Over the last few months we (the ORO team) have been working with the Development Policy and Practice (DPP) Research Group from the Department of Design, Development, Environment and Materials (DDEM) to produce a feed of their group members’ publications from ORO to their website. I’m extremely pleased to be able to report that, aside from a few minor formatting issues, this has now been finished and is fully up and running.
The challenge came about initially because DPP used to be a department in their own right under the old Technology Faculty. When Technology merged with the then Maths & Computing Faculty to become Maths, Computing & Technology (MCT), DPP lost its browse area of ORO and thus the “shop window” for its research output.
The feed, developed by our Programmer/Repository Web Developer (Chris Yates), is embedded in an iFrame within the Research > Publications area of the group’s website. It has been set up in such a way that ORO’s data is downloaded nightly and stored locally on DPP’s server, thus avoiding delay caused by retrieving the feed in real time from ORO’s database.
To establish the feed, we have made use of the fact that everyone’s publications in ORO are linked to their unique university ID. If we did not have this, it would have been pretty much impossible to do. We would have been limited to querying ORO for the names of the people in the research group, and of course common names might be repeated elsewhere around the campus, and thus we may have ended up with publications in the feed which did not belong to DPP. So, providing we know the membership of a research group, we can put together a feed using a query string based on that membership’s unique user IDs. And that is exactly what we did.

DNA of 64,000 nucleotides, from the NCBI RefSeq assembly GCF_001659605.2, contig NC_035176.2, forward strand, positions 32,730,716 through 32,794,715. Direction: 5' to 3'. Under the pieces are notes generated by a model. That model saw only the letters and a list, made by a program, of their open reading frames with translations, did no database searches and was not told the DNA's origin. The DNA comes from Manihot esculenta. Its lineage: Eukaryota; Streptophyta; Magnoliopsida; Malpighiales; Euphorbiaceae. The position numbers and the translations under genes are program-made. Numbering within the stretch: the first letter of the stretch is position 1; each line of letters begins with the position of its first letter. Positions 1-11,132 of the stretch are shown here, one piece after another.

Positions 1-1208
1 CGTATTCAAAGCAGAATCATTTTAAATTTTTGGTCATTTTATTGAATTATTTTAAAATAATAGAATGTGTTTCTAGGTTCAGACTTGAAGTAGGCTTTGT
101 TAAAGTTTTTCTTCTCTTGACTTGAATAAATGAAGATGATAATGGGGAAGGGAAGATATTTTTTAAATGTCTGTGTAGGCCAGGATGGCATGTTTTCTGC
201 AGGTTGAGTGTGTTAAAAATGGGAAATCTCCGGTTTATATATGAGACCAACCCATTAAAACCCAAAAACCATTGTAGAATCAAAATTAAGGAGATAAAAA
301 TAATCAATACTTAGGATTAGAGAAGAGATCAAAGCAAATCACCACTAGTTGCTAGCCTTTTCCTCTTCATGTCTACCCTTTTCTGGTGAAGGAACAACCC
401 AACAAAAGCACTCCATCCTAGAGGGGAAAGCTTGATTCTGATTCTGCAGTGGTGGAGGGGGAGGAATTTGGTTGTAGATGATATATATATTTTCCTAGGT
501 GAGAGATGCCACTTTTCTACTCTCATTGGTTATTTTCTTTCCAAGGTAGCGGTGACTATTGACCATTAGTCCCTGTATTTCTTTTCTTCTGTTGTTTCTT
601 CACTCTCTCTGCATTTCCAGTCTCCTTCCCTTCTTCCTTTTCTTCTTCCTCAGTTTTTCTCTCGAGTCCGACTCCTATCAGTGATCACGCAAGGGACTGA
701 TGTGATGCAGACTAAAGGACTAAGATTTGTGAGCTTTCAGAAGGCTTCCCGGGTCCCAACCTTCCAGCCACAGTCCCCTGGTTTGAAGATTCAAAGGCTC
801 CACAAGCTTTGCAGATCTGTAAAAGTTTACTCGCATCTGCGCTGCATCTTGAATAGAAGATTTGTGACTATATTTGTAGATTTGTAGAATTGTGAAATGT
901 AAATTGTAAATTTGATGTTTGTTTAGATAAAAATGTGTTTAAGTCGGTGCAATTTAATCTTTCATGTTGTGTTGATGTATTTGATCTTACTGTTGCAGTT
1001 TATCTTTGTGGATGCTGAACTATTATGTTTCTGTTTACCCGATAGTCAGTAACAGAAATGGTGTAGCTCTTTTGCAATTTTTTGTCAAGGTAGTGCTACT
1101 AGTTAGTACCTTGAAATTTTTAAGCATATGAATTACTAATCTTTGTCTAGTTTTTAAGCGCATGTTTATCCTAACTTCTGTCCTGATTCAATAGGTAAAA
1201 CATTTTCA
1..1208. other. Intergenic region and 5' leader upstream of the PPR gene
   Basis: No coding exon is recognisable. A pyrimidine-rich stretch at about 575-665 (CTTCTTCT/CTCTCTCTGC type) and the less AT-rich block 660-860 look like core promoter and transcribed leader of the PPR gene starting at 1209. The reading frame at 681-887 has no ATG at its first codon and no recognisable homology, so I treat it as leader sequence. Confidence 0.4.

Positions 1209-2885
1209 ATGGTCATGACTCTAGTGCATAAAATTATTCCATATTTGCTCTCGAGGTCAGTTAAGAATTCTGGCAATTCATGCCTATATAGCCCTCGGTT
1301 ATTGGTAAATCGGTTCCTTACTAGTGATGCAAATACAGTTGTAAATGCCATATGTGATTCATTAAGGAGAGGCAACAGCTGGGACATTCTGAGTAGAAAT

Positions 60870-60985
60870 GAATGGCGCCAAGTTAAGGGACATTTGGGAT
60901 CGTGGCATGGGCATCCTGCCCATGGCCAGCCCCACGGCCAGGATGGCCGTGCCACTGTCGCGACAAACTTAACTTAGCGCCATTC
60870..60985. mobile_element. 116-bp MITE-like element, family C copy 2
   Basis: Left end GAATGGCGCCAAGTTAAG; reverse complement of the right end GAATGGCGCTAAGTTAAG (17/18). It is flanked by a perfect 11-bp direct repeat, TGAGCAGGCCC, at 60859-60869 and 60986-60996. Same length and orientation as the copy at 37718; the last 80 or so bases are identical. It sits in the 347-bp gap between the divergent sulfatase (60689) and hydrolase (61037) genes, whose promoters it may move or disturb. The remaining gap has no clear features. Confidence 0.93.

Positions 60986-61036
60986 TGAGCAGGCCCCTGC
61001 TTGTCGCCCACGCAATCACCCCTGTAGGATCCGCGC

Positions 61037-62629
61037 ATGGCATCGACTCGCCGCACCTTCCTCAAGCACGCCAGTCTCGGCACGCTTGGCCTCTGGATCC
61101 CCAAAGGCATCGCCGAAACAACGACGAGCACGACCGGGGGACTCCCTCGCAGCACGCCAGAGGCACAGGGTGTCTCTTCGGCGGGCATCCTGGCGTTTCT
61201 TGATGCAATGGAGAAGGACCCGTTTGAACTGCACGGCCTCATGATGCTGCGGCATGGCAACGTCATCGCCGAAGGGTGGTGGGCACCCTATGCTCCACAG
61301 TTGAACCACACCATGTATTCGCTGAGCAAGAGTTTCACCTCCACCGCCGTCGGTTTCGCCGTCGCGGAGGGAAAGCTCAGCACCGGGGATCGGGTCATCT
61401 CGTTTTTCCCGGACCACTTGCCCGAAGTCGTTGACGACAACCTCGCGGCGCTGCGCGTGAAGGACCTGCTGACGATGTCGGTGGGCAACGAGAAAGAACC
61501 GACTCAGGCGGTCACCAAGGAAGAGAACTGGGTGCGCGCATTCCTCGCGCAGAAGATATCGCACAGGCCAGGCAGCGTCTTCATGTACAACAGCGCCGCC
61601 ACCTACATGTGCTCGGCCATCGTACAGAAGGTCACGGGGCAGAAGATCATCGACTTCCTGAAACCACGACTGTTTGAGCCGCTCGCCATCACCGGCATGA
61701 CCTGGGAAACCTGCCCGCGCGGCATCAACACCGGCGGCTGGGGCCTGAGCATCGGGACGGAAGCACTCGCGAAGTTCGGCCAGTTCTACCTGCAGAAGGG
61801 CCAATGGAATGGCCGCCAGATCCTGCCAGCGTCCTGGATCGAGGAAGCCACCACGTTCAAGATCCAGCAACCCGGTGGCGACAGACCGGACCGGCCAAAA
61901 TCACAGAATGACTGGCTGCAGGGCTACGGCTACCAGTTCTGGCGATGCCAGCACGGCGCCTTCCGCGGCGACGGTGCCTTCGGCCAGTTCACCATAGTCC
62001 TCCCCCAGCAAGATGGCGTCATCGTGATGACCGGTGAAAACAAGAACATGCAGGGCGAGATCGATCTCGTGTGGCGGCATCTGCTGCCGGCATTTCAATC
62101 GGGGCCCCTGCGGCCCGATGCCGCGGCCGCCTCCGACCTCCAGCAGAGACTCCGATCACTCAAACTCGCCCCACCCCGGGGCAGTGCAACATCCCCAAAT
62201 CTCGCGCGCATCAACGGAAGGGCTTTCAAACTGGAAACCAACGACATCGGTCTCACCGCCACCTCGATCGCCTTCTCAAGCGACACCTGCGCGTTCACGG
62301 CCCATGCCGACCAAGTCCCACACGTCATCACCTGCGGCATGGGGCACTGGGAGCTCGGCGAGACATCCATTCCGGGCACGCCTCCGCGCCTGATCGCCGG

There was of course the option of running a search based on the research group members’ user IDs and then creating and embedding an RSS feed into their website. However, this would have generated a feed ordered by the most recently added items to ORO, and not by publication year. Perhaps we could have tinkered with the RSS coding, but then this would have altered the output for all RSS feeds generated for searches, which we didn’t want to do for obvious reasons. Also, the more and more we spoke to DPP, the more tailored we realised the feed needed to be. Not only did they want their publications ordered by year of publication, but they also wanted all publications from 2002 to date displayed, and then within each year they also wanted the publications ordered alphabetically by first author. It was clear from this that quite a bespoke solution was required.
The result is not only great for DPP, in that they now have an area of their website they can direct people to for their group’s publications (e.g. perhaps useful when writing up grant proposals); but it is also great for ORO too, because in order for DPP members’ publications to appear on their own site they first have to deposit them in ORO, which of course pretty much guarantees ORO will receive the vast majority of DPP’s research publications going forward.
Longer-term, we hope to create a page within ORO which users can visit to generate their own feeds. So, perhaps some kind of web form whereby a person can select the criteria for their feed from a series of drop-down menus (e.g. all publications, by this set of authors, from such and such a date range, ordered by article type). When the person clicks “Generate Feed” at the bottom of the page, the result would be a string of code and accompanying instructions which can be passed on to whomever manages the website in which they want the feed embedded. Clearly this will take some time to develop, and in the meantime we are happy to generate bespoke feeds for people, as we have done for DPP. However, going forward, a system whereby users can manage their own feeds (rather than relying on us changing the feed if, say, the personnel of a particular research group changes), we believe would be a great service for ORO to offer.